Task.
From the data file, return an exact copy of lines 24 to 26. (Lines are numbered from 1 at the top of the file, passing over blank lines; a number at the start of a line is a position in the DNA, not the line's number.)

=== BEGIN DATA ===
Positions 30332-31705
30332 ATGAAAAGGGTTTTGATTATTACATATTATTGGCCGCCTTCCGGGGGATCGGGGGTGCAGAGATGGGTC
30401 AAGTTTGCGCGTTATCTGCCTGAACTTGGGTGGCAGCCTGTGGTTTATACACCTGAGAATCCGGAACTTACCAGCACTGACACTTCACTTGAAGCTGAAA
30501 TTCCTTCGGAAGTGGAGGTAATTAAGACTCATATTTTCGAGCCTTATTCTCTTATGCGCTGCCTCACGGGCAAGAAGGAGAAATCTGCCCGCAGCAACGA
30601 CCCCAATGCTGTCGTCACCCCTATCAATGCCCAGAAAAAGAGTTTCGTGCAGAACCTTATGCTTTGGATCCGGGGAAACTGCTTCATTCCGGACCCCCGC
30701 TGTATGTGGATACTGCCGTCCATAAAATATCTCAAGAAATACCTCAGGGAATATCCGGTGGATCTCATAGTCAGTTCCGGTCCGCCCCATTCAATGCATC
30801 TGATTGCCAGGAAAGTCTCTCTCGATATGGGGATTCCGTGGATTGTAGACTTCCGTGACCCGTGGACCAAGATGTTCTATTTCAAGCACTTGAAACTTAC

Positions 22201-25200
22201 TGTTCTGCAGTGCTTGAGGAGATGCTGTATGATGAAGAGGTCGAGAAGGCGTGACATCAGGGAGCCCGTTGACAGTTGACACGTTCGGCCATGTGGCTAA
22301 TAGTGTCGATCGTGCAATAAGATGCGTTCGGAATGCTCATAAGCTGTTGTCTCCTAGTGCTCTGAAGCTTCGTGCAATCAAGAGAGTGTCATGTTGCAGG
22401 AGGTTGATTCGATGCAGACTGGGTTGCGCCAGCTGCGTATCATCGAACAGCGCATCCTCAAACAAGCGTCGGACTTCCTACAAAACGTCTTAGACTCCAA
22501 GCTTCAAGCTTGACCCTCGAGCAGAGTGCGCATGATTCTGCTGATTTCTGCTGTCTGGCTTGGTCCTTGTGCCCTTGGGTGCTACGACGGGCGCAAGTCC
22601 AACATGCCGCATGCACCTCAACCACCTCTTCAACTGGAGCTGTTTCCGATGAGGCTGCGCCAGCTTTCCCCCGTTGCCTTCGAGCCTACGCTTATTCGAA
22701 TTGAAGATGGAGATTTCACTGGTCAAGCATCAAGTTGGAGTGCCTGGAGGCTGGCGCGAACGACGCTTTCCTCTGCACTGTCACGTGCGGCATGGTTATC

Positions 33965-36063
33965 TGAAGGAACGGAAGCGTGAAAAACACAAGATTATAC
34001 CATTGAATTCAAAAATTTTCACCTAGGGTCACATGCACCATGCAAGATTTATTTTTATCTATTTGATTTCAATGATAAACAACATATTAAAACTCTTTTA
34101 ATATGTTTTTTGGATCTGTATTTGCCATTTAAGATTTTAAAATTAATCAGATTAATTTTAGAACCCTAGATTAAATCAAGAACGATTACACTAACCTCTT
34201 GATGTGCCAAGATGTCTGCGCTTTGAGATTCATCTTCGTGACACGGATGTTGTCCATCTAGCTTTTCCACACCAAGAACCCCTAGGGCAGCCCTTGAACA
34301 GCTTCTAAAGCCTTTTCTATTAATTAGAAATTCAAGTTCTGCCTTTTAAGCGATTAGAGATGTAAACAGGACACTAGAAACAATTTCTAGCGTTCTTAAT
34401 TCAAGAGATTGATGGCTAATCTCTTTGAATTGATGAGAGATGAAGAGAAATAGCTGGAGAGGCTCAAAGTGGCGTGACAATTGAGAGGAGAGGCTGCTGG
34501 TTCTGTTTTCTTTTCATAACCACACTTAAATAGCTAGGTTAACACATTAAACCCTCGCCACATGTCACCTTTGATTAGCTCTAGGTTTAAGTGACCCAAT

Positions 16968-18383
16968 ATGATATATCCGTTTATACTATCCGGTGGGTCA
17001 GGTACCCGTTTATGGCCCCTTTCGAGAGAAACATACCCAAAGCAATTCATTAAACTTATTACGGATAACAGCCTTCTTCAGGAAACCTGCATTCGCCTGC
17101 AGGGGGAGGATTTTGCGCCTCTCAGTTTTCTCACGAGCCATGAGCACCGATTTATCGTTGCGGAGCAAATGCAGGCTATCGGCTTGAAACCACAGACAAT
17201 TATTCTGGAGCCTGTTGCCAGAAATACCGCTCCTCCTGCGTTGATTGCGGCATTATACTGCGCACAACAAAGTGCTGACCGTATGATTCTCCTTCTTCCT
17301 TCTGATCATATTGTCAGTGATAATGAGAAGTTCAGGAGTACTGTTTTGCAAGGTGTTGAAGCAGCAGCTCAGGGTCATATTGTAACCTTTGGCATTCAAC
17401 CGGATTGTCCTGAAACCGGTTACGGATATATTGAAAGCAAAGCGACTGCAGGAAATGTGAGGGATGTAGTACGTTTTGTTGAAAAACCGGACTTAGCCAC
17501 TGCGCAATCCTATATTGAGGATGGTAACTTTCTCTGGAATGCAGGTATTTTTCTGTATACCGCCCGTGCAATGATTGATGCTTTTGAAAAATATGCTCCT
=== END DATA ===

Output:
16968 ATGATATATCCGTTTATACTATCCGGTGGGTCA
17001 GGTACCCGTTTATGGCCCCTTTCGAGAGAAACATACCCAAAGCAATTCATTAAACTTATTACGGATAACAGCCTTCTTCAGGAAACCTGCATTCGCCTGC
17101 AGGGGGAGGATTTTGCGCCTCTCAGTTTTCTCACGAGCCATGAGCACCGATTTATCGTTGCGGAGCAAATGCAGGCTATCGGCTTGAAACCACAGACAAT